May 5, 2022

CSB: Mixture of Incompatible Chemicals Caused Fatal 2019 Explosion

A 15-minute video by the U.S. Chemical Safety and Hazard Investigation Board (CSB) discusses a May 2019 chemical explosion that occurred after two incompatible chemicals were mixed at a Waukegan, Illinois, facility operated by AB Specialty Silicones. The incident caused the deaths of four workers, injured a fifth, destroyed AB Specialty’s facility, and extensively damaged nearby businesses.

The video includes animations demonstrating how, on May 3, 2019, an operator created the first batch of an emulsion product by manually adding and mixing chemical ingredients, including a polymer known as Andisil XL 10, in a tank housed in the facility’s production building. When the operator added potassium hydroxide (KOH) to lower the product’s pH, drums of KOH solution were transported to the area. KOH is highly reactive with XL 10, but the drums containing both chemicals appeared identical. Moreover, the drums of KOH solution were still present when a second-shift operator arrived later to manufacture the next batch of product. The second-shift operator misidentified the drums, unintentionally adding KOH solution to the tank in place of XL 10. As the chemical mixture overflowed the tank, the operator and other workers realized an adverse reaction had occurred but not that the reaction had released flammable hydrogen gas into the production building. Two workers were instructed to vent the building, but before they could do so, the hydrogen gas ignited.

CSB’s video outlines major safety issues that contributed to the incident. Written procedures specifying that incompatible chemicals be stored in different areas and in differently colored drums could have reduced the risk of human error. A building ventilation system design implementing local exhaust ventilation could have reduced the severity of the explosion. The production building did not have a hazardous gas detection system to alert workers to danger, as hydrogen gas is indistinguishable from ordinary air, and the workers had not received effective emergency preparedness training to respond appropriately to adverse chemical reactions.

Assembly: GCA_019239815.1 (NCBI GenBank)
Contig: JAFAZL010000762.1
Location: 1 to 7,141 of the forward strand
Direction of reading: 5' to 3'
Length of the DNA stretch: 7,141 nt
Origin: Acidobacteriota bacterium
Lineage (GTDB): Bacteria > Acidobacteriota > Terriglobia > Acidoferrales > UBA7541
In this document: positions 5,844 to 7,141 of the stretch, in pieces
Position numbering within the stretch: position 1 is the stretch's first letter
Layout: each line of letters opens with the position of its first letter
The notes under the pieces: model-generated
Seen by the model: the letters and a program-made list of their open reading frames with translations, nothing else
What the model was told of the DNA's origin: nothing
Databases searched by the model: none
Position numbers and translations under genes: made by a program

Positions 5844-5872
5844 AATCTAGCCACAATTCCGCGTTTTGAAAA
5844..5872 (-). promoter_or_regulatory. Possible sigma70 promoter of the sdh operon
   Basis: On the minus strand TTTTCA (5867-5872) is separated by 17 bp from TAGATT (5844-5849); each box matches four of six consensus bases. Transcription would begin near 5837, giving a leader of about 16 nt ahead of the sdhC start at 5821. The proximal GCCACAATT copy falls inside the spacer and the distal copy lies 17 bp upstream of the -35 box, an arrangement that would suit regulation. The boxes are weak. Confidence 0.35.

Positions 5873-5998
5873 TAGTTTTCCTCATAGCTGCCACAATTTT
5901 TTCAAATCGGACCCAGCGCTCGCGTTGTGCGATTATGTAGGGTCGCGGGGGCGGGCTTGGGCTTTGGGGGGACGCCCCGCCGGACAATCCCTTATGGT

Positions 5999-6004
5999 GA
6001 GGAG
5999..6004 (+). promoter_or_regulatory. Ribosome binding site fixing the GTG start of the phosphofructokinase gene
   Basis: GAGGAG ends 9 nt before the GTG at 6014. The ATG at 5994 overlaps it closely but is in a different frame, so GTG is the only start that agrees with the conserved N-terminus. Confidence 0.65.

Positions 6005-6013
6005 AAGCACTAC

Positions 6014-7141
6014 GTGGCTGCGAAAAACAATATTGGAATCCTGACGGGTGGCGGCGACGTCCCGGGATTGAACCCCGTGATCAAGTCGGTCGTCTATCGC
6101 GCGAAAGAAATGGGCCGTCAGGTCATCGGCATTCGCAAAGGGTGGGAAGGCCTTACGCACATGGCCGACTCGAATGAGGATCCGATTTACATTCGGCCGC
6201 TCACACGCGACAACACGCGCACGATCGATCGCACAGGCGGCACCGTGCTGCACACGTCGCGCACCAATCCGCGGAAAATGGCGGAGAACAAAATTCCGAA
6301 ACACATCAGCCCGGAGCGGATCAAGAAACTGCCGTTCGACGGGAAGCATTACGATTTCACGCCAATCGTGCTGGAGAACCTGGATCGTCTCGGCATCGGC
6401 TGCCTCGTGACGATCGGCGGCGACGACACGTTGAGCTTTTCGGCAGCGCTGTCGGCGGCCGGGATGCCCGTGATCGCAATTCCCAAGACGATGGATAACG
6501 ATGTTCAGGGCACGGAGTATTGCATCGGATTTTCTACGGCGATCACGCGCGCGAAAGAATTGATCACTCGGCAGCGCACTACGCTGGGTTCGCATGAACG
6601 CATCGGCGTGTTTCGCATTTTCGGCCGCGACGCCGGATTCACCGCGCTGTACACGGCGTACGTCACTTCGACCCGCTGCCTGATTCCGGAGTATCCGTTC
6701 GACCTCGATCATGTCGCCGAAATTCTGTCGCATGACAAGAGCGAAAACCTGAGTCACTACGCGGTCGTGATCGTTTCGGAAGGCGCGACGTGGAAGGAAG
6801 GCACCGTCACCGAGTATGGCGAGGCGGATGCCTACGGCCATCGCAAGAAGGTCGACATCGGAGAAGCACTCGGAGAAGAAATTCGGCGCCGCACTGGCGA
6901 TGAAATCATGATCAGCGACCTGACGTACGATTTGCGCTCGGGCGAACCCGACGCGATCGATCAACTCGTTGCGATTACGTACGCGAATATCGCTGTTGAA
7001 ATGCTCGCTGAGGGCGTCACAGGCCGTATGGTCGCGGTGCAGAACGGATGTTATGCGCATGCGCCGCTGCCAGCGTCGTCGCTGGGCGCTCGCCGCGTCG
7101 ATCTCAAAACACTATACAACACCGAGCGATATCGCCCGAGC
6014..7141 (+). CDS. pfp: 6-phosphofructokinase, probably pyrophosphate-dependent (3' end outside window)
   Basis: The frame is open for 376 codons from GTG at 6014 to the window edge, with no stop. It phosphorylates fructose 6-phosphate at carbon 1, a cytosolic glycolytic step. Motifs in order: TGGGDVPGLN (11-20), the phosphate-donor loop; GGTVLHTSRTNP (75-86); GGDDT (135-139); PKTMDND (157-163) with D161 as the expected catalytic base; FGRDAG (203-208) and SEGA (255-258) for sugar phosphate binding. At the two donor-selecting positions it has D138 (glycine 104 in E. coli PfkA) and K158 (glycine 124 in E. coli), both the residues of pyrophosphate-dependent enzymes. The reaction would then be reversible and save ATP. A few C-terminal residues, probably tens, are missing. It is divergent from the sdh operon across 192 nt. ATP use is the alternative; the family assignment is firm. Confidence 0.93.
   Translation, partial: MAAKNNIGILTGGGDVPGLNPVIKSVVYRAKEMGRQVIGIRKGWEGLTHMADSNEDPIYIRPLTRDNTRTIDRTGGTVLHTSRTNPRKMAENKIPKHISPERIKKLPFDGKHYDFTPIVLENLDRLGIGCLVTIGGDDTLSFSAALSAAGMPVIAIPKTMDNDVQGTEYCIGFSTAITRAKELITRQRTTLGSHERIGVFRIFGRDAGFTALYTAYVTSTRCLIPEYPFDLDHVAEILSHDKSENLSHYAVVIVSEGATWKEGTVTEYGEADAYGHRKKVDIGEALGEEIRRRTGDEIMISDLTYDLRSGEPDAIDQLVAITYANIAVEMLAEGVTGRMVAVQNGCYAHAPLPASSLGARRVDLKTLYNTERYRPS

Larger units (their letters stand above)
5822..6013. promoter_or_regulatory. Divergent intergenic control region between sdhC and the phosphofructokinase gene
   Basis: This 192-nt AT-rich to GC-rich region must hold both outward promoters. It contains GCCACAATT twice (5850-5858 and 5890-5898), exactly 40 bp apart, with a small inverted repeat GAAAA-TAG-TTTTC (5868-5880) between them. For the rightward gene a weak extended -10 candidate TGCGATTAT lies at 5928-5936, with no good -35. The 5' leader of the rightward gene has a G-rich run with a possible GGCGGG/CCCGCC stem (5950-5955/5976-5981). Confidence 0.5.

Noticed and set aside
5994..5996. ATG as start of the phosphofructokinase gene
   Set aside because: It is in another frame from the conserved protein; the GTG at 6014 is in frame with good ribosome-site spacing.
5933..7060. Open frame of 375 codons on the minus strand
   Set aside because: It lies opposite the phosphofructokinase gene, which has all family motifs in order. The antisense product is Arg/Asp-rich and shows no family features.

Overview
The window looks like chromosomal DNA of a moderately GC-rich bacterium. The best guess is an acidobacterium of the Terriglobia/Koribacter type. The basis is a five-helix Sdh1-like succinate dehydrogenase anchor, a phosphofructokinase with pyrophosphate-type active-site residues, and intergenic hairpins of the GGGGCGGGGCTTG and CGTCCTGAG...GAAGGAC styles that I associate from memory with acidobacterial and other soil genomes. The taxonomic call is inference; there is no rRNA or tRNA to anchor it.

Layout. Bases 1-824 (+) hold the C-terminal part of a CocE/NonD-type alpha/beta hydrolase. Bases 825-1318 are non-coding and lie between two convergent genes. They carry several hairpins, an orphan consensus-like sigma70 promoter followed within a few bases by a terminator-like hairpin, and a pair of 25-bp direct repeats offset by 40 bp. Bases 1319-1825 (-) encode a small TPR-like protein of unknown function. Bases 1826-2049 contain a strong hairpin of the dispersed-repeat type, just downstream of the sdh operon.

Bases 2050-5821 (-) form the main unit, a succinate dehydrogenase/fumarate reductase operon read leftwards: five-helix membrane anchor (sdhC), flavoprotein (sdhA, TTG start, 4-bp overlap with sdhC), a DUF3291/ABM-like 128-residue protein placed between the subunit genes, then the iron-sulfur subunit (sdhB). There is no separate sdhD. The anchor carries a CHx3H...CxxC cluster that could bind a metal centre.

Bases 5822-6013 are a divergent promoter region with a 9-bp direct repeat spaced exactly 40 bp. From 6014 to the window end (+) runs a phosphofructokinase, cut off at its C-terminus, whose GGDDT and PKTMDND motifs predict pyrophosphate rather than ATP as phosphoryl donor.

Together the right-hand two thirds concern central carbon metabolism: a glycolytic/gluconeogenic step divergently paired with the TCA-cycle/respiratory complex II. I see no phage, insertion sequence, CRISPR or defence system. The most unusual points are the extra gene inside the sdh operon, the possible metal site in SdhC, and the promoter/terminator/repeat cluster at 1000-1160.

CSB’s investigation also found that AB Specialty lacked an effective hazard analysis program that could have identified safety issues. In 2014, after a smaller chemical explosion at the facility caused temporary hearing loss to a worker, AB Specialty concluded that a “lack of comprehensive hazard analysis” contributed to the accident, but the company did not make necessary improvements. According to the CSB video narration, “This points to a weak process safety culture at AB Specialty that did not promote effective safety management systems.”

Although AB Specialty used chemicals capable of causing dangerous reactions, the company was not required by existing regulations to implement process safety measures. CSB reiterated a recommendation for OSHA to amend its process safety management standard to achieve more comprehensive control of reactive hazards and require evaluation of reactive hazards. CSB also reissued a recommendation for EPA to revise the accidental release prevention requirements of its risk management plan rule to cover catastrophic reactive hazards that may impact the public.

For more information, read CSB’s news release.